I congratulate every Nigerian on the start of a new year. Without a doubt, the past year was full of challenges, some of which could not really be regarded as new in the Nigerian context. Yet, Nigerians have continued to soldier on with fading optimism for the future. In spite of the differences in tribal, religious or political leanings, we all agree that we have just this one country and, therefore, we must ensure that it attains the dreams of its founding fathers. Though tongues may differ and perspectives may not always align, most, if not all Nigerians, believe that it is still possible for the country to become the political and economic heavyweight nation it was projected to be at independence.
We must always remember that prior to 1884 (Just 134 years ago), there was no Nigeria. It was at the Berlin Conference of that year that a large area of land measuring 356,669 square miles, which is bigger than England and Germany, was put together as a country. It was an artificial creation done by Europeans without the consent or knowledge or approval of about 370 ethnic groups inhabiting the area. The inhabitants which include Yorubas, Fulani, Hausas, Igbos etc were merged together as one country. The major objective in bringing them together by Europeans was to allow for a more viable commercial enterprise and not because of any need to build a nation. This arrangement was bound to bring and indeed had brought problems of integration and evolution of a true national identity.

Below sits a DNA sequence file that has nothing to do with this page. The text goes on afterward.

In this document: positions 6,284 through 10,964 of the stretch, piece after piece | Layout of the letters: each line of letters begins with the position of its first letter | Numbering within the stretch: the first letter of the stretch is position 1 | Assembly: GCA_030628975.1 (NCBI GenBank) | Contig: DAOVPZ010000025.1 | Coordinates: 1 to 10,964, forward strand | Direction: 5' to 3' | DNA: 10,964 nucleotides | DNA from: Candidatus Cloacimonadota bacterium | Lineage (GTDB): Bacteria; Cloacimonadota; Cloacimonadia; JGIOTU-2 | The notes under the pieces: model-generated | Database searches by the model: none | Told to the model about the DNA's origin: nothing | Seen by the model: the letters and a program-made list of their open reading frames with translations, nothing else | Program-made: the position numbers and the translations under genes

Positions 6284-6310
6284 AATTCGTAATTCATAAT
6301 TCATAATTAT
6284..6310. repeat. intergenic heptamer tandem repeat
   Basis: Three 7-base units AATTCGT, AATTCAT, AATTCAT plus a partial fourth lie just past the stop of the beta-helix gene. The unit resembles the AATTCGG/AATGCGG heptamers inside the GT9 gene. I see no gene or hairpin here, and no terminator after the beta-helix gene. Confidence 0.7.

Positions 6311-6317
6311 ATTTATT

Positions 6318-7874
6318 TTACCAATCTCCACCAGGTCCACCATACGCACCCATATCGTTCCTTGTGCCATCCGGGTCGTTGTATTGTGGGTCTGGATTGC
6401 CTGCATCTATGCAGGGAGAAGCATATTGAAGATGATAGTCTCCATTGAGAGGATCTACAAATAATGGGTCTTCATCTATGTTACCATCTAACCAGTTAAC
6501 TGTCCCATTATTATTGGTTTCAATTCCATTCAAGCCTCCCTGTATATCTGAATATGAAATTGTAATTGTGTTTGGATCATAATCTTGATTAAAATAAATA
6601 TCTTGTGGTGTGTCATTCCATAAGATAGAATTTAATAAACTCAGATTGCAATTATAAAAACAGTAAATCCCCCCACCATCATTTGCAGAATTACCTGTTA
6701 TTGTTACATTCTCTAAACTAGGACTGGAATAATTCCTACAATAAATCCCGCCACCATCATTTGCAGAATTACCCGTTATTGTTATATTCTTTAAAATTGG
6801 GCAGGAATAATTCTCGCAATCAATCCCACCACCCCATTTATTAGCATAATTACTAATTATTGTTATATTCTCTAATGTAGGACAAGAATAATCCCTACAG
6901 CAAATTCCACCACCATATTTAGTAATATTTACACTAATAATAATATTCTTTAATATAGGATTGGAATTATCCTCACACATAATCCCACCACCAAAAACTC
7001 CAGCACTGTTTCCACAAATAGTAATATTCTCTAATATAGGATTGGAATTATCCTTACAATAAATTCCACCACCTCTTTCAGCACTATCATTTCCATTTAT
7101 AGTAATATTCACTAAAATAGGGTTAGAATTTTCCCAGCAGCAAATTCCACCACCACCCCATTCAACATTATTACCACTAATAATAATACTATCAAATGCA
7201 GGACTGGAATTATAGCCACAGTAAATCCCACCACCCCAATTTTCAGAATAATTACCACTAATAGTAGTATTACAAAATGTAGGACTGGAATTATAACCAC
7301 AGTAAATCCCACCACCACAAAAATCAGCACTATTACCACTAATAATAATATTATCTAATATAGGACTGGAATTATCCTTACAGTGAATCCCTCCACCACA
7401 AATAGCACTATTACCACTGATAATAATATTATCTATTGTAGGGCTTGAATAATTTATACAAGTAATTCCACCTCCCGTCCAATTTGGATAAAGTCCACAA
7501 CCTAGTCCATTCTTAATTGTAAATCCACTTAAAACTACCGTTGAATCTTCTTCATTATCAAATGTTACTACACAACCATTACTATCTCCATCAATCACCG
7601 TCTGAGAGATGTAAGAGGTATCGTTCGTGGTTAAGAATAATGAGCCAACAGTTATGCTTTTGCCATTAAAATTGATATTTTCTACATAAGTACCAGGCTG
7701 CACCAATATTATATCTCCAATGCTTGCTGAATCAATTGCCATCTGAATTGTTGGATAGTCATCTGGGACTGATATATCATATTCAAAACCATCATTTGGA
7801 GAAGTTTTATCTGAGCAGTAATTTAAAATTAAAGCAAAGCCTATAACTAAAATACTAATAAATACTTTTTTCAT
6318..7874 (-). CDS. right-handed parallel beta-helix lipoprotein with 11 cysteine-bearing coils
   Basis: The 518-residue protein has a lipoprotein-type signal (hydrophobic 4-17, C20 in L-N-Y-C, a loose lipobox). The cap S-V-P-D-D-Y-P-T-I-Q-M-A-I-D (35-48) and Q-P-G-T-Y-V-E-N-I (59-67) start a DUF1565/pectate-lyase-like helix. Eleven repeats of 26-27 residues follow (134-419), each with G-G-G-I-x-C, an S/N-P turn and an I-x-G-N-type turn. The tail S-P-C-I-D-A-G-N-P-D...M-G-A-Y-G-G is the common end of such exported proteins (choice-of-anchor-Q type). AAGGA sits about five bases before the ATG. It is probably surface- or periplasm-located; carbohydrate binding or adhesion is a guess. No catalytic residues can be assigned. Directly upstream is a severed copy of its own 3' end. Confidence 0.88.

In 1948, Sir Abubakar Tafawa Balewa, who later became the Prime Minister during the First Republic stated as follows: “Since 1914 the British Government has been trying to make Nigeria into one country, but the Nigerian people themselves are historically different in their backgrounds, in their religious beliefs and customs and do not show themselves any sign of willingness to unite…” In 1960, after about 10 years of deliberation at Lancaster House in London, Nigerian leaders, including Zik, Sardauna and Awolowo agreed on a loose Federal constitution which would permit the different nations to develop at their own rate. In fashioning the independence Constitution, they were very much aware of the diversity of the ethnicities that make up the country. They recognised the strengths and weaknesses of the regions. Yet amidst all these they saw diversity not as disadvantage but more as a blessing to the new nations. The notion of unity in diversity was born. The national anthem itself took note of the diversity, part of which reads: “Though tribe and tongue may differ, in brotherhood we stand.”